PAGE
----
Simplified issue term life insurance

When you hear “simplified issue term life insurance,” you can expect not to have to take a medical exam. With simplified issue life insurance, there are a few key differences as compared with fully underwritten policies that require an exam.
Author: Brian Greenberg CEO of True Blue Life Insurance
Last updated: June 30, 2021

Features of simplified issue term life insurance:

  • No medical exam requirement in some cases
  • Digital/online applications
  • Policies issued quickly
  • Coverage amounts up to $1 million
  • Coverage term options of 10, 15, 20, and 30 years
  • Often no conversion option to a permanent policy (depends on the company)
  • Use of algorithms and artificial intelligence (AI)
  • Instant decisions

The main differences between simplified issue vs traditional underwritten policies:

1. Coverage amounts are lower

The risk is higher for insurance companies when you don’t take an exam. They never have a medical professional look at
Most simplified issue term products have a maximum coverage amount of $1 million. The more coverage you apply for, the greater the chance that a medical exam will be requested.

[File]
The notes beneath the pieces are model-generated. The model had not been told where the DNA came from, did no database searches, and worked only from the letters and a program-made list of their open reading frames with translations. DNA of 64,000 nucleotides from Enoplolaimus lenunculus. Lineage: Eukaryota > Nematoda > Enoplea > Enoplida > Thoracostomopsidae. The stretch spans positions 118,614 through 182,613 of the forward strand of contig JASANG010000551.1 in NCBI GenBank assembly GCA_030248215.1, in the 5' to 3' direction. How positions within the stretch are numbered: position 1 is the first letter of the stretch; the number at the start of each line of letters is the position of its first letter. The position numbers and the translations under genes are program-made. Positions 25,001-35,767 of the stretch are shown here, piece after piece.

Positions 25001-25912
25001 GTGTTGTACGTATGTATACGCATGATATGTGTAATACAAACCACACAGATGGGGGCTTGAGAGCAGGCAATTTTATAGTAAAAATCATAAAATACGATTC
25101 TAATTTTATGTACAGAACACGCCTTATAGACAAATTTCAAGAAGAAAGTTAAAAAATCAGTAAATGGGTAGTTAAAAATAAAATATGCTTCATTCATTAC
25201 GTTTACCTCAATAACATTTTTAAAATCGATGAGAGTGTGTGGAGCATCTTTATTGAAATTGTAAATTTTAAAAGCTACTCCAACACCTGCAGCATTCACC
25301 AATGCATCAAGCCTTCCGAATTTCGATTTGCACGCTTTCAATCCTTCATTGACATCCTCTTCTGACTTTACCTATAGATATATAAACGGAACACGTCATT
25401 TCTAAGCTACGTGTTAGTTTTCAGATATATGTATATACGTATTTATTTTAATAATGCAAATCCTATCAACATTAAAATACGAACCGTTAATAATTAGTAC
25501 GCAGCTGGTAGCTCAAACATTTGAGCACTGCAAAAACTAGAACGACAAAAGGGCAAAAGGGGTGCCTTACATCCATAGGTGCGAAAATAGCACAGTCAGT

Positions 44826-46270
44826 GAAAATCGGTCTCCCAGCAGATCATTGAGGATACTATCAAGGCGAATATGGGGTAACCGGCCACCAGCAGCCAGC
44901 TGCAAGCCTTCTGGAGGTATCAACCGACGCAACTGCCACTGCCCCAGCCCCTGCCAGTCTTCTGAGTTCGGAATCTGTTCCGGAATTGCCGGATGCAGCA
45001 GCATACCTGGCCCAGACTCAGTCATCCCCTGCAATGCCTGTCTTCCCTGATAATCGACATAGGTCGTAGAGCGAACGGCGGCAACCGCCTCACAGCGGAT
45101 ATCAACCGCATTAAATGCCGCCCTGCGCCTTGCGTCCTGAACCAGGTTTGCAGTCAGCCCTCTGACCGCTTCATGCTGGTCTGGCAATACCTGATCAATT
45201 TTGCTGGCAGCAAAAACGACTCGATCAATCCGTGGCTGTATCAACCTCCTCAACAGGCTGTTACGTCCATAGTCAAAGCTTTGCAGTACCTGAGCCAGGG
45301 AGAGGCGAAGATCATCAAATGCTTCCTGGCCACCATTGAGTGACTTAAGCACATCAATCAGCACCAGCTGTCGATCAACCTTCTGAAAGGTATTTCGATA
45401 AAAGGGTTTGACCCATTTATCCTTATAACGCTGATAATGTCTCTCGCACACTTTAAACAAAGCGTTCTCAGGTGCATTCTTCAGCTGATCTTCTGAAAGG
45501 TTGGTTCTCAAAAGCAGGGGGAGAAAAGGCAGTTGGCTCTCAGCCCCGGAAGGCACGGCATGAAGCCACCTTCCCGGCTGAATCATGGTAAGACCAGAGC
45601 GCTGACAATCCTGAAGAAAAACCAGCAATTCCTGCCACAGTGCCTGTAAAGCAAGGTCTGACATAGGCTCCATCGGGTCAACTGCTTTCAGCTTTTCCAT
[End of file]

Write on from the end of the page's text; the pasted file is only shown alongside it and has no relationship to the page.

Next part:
2. Prices may be higher

Most simplified term life insurance products are meant to be sold through a non-face-to-face process. To save money, some companies choose to bypass the medical exam for extremely healthy people. The companies are the ones who pay for the medical exams, so the savings are significant.
Generally, premiums for these products are 5% to 25% higher, depending on the company you apply to. The price differences seem to be getting smaller every year, though, as insurance companies more aggressively target a direct-to-consumer business model.

Why you should use an independent agent to help you find the best simplified issue term policy

There are some very important reasons to use an experienced, knowledgeable, independent agent:

  • Avoid receiving a delined decision

    Simplified issue life insurance products often determine eligibility instantly using an algorithm. This is good and bad. When you get declined, your data goes into the MIB database and you can be disqualified from getting life insurance at another company.